Yvie Oddly 'Drag Race' season 11 winner 'All About Yvie: Into the Oddity' memoir

Courtesy of Leverage With Media

That was something Oddly especially had to reckon with after her victory on Drag Race season eleven, which came shortly before the COVID-19 pandemic began. The queen’s reign was hindered by the inability to hold live performances or travel, though she said some of the stoppages were actually “a blessing in disguise.”

“As somebody who has preexisting conditions and was already beating their body into the ground, when COVID came around, it forced me to sit and reflect on what I was capable of and what I actually wanted to do,” Oddly said. “It was painful not getting to see my friends and my family. It was painful like losing members in my community. The isolation wasn't easy, but I needed space to breathe.”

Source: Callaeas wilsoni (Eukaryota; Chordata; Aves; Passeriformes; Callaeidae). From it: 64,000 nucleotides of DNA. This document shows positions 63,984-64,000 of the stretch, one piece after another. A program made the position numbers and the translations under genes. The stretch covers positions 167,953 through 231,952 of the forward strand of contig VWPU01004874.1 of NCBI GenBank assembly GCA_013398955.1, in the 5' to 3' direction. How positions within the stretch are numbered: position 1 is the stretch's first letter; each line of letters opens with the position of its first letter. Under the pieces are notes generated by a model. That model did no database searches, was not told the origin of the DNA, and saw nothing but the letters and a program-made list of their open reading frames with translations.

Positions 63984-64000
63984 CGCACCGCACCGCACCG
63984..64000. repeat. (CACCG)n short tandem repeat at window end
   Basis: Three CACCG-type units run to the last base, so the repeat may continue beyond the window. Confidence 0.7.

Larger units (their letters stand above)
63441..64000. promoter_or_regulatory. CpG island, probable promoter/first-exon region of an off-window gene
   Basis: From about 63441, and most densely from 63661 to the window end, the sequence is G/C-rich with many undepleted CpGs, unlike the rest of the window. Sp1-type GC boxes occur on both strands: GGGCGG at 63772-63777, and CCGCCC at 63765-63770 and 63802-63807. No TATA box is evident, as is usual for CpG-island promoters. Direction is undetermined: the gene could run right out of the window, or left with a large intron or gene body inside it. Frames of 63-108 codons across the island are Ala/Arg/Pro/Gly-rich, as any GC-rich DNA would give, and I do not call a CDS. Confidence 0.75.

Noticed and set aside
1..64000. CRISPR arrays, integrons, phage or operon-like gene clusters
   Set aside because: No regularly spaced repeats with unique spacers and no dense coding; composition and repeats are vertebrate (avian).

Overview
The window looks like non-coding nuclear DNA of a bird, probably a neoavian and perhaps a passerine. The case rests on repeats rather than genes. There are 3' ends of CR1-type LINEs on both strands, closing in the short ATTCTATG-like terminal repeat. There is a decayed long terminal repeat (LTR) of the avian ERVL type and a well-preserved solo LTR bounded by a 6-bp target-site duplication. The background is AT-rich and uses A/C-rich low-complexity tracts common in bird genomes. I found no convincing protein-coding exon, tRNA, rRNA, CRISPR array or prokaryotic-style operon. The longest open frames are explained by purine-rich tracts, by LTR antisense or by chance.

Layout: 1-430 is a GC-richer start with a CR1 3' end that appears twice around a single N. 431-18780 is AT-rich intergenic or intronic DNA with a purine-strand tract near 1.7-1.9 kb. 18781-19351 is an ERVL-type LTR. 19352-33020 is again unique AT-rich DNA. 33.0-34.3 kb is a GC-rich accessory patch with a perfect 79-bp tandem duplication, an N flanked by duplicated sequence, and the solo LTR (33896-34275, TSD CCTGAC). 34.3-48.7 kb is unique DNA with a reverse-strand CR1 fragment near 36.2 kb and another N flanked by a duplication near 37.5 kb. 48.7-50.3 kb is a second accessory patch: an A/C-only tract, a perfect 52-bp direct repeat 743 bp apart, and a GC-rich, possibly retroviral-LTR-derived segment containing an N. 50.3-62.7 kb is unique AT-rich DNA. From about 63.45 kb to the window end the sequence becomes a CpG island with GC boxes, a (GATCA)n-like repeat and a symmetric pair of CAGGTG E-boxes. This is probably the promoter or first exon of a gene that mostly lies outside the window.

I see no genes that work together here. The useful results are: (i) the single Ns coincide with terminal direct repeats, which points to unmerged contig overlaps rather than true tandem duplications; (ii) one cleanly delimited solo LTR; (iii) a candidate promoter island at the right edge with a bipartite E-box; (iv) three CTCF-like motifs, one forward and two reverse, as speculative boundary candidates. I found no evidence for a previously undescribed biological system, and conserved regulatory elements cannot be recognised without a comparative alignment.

“The lifestyle that we live with the going, going, going definitely isn't good for you, isn't good for my body, my creativity,” she continued. “COVID allowed me some time and an excuse to sit at home and experiment with all these different sorts of art without snapping my body in half for the first time throughout my whole reign.”

Yvie Oddly 'Drag Race' season 11 winner 'All About Yvie: Into the Oddity' memoir

Courtesy of Leverage With Media

All About Yvie: Into the Oddity releases on June 19, Juneteenth, the holiday marking the end of slavery in the United States. The date also comes in the midst of LGBTQ+ Pride Month, which Oddly will be celebrating in her Colorado community. As for what the queen has planned for the future, Oddly said she’ll continue to do “the same thing I've done every year for Pride since I've come out, and every other non-Pride Day of the year, which is go out and chase the things that feel authentically fantastic to me.”